Culture, meat and identity in Morocco
Moroccan meat culture is an important aspect of the country’s culinary heritage, reflecting its history, geography and social traditions.
Meat is usually sold in speciality stores called “boucheries”. These shops are usually run by experienced butchers who specialize in preparing and selling various cuts of meat.
In urban areas, modern supermarkets may also have meat counters, but the majority of Moroccans still prefer to buy their meat from boucheries where they can personally inspect and select their meat.
The meat is usually displayed in the shop window or on hooks in the store, and customers can choose from a variety of cuts and types of meat, including lamb, beef and poultry. The butcher then prepares the meat according to the customer’s wishes, e.g. by cutting off excess fat or cutting it into specific portions.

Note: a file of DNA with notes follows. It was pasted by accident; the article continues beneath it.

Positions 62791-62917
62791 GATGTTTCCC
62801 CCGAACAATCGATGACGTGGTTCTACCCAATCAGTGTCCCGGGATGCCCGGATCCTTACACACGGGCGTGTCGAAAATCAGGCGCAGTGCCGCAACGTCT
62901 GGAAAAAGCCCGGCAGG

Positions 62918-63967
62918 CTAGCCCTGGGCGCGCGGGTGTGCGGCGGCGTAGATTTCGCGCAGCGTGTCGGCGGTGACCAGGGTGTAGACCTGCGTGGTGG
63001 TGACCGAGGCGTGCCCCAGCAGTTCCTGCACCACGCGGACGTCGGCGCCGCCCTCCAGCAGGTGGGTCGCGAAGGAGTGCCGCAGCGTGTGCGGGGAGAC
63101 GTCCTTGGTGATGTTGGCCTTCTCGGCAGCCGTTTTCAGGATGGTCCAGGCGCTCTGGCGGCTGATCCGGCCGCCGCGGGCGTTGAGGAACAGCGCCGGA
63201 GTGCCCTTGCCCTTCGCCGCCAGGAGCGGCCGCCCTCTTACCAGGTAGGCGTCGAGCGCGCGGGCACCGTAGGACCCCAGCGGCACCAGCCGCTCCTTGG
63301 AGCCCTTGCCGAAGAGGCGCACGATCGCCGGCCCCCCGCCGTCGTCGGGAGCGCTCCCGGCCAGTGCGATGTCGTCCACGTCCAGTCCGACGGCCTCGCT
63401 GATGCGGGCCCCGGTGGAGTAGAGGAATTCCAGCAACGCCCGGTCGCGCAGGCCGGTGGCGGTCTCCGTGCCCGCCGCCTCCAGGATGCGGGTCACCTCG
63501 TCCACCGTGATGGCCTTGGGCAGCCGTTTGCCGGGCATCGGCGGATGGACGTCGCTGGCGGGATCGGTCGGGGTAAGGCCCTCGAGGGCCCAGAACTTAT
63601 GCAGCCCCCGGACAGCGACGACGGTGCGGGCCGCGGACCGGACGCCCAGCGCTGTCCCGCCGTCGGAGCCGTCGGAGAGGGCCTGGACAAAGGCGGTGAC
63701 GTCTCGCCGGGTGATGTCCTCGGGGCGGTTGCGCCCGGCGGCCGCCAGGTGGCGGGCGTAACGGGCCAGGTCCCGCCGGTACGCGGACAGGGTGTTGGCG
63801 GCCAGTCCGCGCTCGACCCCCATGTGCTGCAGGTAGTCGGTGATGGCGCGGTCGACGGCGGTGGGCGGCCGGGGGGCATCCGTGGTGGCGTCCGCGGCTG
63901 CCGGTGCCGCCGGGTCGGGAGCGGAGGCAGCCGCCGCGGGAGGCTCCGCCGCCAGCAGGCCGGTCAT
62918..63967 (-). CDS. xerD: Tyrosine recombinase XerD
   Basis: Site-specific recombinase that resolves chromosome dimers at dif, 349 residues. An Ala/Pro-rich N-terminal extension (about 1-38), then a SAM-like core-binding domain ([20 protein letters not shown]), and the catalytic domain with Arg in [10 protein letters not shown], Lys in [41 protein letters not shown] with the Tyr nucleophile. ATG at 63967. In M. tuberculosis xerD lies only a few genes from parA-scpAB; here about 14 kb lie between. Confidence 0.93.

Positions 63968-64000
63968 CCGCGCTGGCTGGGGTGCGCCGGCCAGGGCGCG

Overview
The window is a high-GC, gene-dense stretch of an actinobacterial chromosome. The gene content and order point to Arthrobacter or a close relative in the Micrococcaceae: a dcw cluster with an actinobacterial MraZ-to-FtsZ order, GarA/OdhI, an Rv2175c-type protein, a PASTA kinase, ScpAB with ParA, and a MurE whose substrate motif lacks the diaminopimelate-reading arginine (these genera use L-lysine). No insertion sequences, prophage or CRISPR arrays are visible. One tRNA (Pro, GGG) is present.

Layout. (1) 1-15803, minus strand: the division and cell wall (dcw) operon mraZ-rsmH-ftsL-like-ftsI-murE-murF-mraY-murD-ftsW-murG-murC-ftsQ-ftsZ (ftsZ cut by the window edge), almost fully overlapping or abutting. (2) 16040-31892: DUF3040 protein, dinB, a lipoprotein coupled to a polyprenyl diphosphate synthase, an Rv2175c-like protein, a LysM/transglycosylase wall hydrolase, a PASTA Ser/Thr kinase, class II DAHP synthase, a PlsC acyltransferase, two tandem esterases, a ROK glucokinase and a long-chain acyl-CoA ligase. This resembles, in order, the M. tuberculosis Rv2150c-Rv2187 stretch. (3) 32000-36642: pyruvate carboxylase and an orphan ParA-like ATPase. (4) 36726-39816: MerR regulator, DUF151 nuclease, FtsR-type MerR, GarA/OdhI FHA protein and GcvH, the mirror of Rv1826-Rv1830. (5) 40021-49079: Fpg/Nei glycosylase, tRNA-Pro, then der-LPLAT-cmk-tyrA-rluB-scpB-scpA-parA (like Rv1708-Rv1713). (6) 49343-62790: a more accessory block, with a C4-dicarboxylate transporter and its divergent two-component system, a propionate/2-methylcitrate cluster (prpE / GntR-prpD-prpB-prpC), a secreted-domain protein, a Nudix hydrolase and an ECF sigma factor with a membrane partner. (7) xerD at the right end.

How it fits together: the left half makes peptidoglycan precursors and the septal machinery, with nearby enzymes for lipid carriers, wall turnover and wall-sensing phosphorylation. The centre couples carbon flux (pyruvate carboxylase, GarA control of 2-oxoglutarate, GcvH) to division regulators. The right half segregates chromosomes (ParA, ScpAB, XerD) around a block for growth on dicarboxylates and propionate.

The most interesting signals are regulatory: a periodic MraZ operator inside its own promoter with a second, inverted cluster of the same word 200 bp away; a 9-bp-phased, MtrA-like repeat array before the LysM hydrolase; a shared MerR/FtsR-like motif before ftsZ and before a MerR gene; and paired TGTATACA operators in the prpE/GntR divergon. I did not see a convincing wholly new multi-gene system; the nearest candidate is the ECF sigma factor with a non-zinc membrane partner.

A detail on Morocco’s meat culture
In Morocco, it is customary for customers to bring their knives when buying meat. This is because the quality of the cut is often seen as a matter of personal preference, and customers want to ensure they are getting the exact cut they want. Some butchers also believe that using a customer’s knife helps maintain the sharpness of their own knives.
what we liked
The butchers: always friendly and funny!
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Moroccan cuisine on Wikipedia
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